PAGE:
Median rent prices in Denver are cheaper than the 'burbs, and here's why

Our Colorado: Why rent prices are raising eyebrows
Posted at 6:07 PM, May 03, 2018
and last updated 2018-05-03 20:25:12-04

Editor's Note: 'Our Colorado' stories help natives and newcomers navigate the challenges related to our rapidly growing state, including real estate and development, homelessness, transportation and more. To comment on this or other 360 stories, email us at See more 'Our Colorado' stories here.

DENVER -- Apartment hunting in our Colorado brings some unique challenges and sticker shock is all part of that massive growth we're going through.

So, when you see some of those affordability rankings showing living in Denver is cheaper than the suburbs, it may have you scratching your head.

The median two-bedroom in Denver is renting for $1,300 a month, according to Apartment List. That’s cheaper than virtually every suburb, including Englewood, Littleton, Aurora and Castle Rock.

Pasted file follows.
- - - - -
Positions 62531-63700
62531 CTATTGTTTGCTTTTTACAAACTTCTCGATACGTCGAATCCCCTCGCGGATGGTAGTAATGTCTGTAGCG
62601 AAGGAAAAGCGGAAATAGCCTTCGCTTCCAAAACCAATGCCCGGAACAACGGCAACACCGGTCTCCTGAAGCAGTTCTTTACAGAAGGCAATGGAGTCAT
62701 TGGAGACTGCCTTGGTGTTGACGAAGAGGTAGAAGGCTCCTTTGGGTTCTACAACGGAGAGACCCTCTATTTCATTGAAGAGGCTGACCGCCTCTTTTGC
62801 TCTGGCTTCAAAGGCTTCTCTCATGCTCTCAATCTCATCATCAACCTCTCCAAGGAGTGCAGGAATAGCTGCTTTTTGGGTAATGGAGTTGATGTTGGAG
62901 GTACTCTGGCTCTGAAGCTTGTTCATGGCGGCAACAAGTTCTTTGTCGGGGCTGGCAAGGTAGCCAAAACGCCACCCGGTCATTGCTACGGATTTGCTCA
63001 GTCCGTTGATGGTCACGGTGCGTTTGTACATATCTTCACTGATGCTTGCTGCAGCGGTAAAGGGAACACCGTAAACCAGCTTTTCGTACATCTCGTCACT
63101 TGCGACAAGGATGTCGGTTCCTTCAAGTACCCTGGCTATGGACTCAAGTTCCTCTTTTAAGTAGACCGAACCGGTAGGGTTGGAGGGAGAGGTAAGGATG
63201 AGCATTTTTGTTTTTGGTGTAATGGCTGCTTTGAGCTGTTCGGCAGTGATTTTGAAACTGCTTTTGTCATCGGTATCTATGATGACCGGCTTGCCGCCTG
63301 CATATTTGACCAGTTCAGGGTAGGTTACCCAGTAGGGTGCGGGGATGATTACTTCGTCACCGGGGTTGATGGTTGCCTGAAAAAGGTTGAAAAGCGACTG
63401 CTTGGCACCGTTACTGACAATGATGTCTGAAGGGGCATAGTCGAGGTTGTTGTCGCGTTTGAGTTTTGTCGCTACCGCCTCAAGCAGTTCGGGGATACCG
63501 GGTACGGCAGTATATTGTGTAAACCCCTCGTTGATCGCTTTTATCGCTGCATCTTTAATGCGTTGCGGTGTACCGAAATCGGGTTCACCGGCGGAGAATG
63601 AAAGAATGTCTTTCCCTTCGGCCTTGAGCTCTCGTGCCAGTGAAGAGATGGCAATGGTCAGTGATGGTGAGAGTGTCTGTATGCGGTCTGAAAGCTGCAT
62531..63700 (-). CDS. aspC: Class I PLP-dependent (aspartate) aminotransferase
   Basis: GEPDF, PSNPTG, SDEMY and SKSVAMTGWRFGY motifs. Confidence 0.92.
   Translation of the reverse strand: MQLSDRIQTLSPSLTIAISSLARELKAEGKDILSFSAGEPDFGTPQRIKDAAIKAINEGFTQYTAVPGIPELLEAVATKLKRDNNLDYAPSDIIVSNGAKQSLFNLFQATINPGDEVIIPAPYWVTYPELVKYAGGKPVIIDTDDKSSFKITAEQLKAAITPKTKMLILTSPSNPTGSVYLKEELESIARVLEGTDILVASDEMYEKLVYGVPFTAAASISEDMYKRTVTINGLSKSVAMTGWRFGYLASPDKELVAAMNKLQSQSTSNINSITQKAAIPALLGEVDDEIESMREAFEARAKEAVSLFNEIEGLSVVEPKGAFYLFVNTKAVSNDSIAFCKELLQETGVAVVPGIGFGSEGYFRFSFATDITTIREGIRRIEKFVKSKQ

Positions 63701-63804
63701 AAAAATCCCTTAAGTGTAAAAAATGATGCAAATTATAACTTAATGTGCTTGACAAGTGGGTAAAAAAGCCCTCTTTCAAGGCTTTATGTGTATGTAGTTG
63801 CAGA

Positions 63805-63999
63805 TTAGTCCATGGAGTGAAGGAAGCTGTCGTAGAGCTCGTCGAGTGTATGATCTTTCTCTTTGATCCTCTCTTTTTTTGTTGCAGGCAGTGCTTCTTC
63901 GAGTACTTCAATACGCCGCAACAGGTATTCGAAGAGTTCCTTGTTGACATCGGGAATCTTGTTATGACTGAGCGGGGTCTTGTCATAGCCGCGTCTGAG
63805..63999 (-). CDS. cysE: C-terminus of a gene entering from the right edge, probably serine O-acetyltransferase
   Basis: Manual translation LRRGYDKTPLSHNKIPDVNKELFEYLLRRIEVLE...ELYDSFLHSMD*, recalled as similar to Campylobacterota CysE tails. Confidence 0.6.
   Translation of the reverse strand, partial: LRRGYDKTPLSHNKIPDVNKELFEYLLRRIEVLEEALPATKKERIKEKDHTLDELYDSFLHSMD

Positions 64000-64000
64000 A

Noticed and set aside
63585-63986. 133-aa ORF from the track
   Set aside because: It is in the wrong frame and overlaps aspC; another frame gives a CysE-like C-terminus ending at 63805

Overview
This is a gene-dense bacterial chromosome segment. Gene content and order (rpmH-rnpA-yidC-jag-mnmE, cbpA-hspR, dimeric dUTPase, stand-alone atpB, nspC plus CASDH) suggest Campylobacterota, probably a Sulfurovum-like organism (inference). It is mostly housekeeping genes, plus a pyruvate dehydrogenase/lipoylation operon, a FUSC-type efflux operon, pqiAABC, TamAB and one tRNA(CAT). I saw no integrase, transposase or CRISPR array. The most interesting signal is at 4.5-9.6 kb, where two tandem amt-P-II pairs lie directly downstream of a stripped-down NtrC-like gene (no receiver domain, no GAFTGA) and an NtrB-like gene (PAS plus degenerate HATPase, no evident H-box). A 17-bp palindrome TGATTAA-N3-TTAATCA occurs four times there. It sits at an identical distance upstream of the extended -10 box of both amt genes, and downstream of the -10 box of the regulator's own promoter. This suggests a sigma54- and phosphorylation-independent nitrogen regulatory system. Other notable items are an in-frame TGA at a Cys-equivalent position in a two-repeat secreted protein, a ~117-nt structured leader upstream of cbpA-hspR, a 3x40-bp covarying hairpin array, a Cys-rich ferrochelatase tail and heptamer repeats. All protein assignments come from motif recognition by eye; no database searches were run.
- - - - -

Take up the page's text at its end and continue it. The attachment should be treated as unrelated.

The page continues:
Even if it doesn't seem to add up - it's true.

“A lot of it just tends to be older,” said Greg Bacheller, co-owner of Real Property Management Colorado.

Experts say there are many factors, but for starters, places in most downtown neighborhoods are simply old.

“It was built 30, 50, 70 years ago, even some buildings downtown - they're 100 years old. And so they don't have the amenities, " he said. 

The suburbs tend to be more homogenous with newer buildings.

“The newer stuff, you're going to find the swimming pools and the hot tubs and the tennis courts and the lazy rivers,” Bacheller said. “Those are things older buildings don’t have.”

But, if you’re comparing apples to apples, a newer building in downtown with amenities versus a newer building in the suburbs with amenities, you’ll pay much more downtown.

The other main factor is shifting trends.

Bacheller says the amount of people wanting to live in the city center is starting to decline.

“Those who have lived here a while have been-there-done-that with downtown living,” Bacheller said. “They’ve had that urban experience and they realize just how congested it is, just how loud it can be, how much traffic there is."